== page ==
Is subsequent lower limb injury associated with previous injury?

A systematic review and meta-analysis

Liam A Toohey, Michael K Drew, Jill L Cook, Caroline F Finch, Jamie E Gaida

Research output: Contribution to journalArticle

23 Citations (Scopus)

Abstract

Background Previous injury is a strong risk factor for
recurrent lower limb injury in athletic populations, yet the
association between previous injury and a subsequent
injury different in nature or location is rarely considered.
Objective To systematically review data on the risk of
sustaining a subsequent lower limb injury different in
nature or location following a previous injury.
Methods Eight medical databases were searched.
Studies were eligible if they reported lower limb
injury occurrence following any injury of a different
anatomical site and/or of a different nature, assessed
injury risk, contained athletic human participants and
were written in English. Two reviewers independently
applied the eligibility criteria and performed the risk of
bias assessment. Meta-analysis was conducted using a
random effects model.
Results Twelve studies satisfied the eligibility criteria.
Previous history of an ACL injury was associated with
an increased risk of subsequent hamstring injury (three
studies, RR=2.25, 95%CI 1.34 to 3.76), but a history of
chronic groin injury was not associated with subsequent
hamstring injury (three studies, RR=1.14, 95%CI 0.29
to 4.51). Previous lower limb muscular injury was
associated with an increased risk of sustaining a lower
limb muscular injury at a different site. A history of
concussion and a variety of joint injuries were associated
with an increased subsequent lower limb injury risk.
Conclusions The fact that previous injury of any
type may increase the risk for a range of lower
limb subsequent injuries must be considered in the
development of future tertiary prevention programmes.
Original languageEnglish
Pages (from-to)1670-1678
Number of pages9
JournalBritish Journal of Sports Medicine
Volume51
Issue number3
Early online date7 Aug 2017
DOIs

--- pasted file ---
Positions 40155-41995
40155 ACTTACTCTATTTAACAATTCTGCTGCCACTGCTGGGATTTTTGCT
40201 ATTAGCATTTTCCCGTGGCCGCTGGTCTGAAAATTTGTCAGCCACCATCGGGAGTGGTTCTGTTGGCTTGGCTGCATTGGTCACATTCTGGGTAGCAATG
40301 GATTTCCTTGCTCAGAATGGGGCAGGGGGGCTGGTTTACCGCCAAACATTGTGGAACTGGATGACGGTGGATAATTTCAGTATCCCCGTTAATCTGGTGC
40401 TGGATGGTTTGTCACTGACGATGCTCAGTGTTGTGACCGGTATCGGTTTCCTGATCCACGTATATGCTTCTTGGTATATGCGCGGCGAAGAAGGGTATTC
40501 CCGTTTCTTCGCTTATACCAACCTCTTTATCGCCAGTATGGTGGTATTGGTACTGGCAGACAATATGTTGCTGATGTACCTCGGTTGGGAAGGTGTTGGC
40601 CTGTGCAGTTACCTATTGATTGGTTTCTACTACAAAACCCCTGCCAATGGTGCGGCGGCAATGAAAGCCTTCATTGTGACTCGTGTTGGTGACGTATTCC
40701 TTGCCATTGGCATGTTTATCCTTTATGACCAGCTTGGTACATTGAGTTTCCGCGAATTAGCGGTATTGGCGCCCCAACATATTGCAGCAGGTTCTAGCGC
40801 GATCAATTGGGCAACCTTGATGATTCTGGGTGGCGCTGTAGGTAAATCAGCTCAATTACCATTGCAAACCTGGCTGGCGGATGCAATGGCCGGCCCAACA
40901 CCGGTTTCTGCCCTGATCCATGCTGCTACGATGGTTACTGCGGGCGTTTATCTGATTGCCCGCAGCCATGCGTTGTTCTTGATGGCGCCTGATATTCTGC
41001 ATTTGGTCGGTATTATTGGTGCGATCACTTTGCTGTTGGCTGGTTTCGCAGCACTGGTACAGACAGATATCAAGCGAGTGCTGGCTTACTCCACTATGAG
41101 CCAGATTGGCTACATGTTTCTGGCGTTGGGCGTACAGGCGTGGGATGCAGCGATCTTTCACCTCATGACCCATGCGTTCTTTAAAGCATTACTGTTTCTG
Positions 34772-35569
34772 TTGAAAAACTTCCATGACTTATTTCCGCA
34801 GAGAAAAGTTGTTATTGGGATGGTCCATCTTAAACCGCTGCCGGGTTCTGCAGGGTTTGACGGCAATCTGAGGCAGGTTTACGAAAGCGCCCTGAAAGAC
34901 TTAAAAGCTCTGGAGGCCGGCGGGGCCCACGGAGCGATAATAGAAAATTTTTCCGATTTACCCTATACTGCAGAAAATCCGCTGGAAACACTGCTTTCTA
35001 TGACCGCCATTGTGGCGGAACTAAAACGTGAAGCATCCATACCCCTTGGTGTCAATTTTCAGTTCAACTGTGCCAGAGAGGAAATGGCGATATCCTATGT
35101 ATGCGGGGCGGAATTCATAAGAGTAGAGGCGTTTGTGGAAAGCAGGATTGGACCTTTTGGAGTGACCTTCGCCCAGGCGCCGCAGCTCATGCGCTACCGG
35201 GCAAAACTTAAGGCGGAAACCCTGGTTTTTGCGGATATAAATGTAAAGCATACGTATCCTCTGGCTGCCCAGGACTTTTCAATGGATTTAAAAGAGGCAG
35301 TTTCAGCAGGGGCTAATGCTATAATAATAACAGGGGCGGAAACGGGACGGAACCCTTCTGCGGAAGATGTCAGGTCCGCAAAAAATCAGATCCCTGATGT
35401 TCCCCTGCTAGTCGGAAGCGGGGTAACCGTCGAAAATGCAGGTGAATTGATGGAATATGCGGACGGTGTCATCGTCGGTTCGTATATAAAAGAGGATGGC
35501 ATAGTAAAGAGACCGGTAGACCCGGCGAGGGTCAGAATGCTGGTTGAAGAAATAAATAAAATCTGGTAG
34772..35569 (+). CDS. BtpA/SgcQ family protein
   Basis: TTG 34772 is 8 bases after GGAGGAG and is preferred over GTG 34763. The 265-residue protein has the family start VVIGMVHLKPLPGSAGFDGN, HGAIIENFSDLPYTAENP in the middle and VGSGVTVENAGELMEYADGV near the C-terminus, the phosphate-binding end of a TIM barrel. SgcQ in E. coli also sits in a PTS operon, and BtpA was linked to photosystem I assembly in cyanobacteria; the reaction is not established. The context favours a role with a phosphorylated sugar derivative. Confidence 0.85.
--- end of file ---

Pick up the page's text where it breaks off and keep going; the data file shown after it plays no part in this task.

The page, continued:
Publication statusPublished - 2017

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Meta-Analysis
Lower Extremity
Wounds and Injuries
History
Tertiary Prevention
Athletic Injuries
Groin
Sports
Joints
Databases

Cite this

Toohey, Liam A ; Drew, Michael K ; Cook, Jill L ; Finch, Caroline F ; Gaida, Jamie E. / Is subsequent lower limb injury associated with previous injury? A systematic review and meta-analysis. In: British Journal of Sports Medicine. 2017 ; Vol. 51, No. 3. pp. 1670-1678.
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abstract = "Background Previous injury is a strong risk factor forrecurrent lower limb injury in athletic populations, yet theassociation between previous injury and a subsequentinjury different in nature or location is rarely considered.Objective To systematically review data on the risk ofsustaining a subsequent lower limb injury different innature or location following a previous injury.Methods Eight medical databases were searched.Studies were eligible if they reported lower limbinjury occurrence following any injury of a differentanatomical site and/or of a different nature, assessedinjury risk, contained athletic human participants andwere written in English. Two reviewers independentlyapplied the eligibility criteria and performed the risk ofbias assessment. Meta-analysis was conducted using arandom effects model.Results Twelve studies satisfied the eligibility criteria.Previous history of an ACL injury was associated withan increased risk of subsequent hamstring injury (threestudies, RR=2.25, 95{\%}CI 1.34 to 3.76), but a history ofchronic groin injury was not associated with subsequenthamstring injury (three studies, RR=1.14, 95{\%}CI 0.29to 4.51). Previous lower limb muscular injury wasassociated with an increased risk of sustaining a lowerlimb muscular injury at a different site. A history ofconcussion and a variety of joint injuries were associatedwith an increased subsequent lower limb injury risk.Conclusions The fact that previous injury of anytype may increase the risk for a range of lowerlimb subsequent injuries must be considered in thedevelopment of future tertiary prevention programmes.",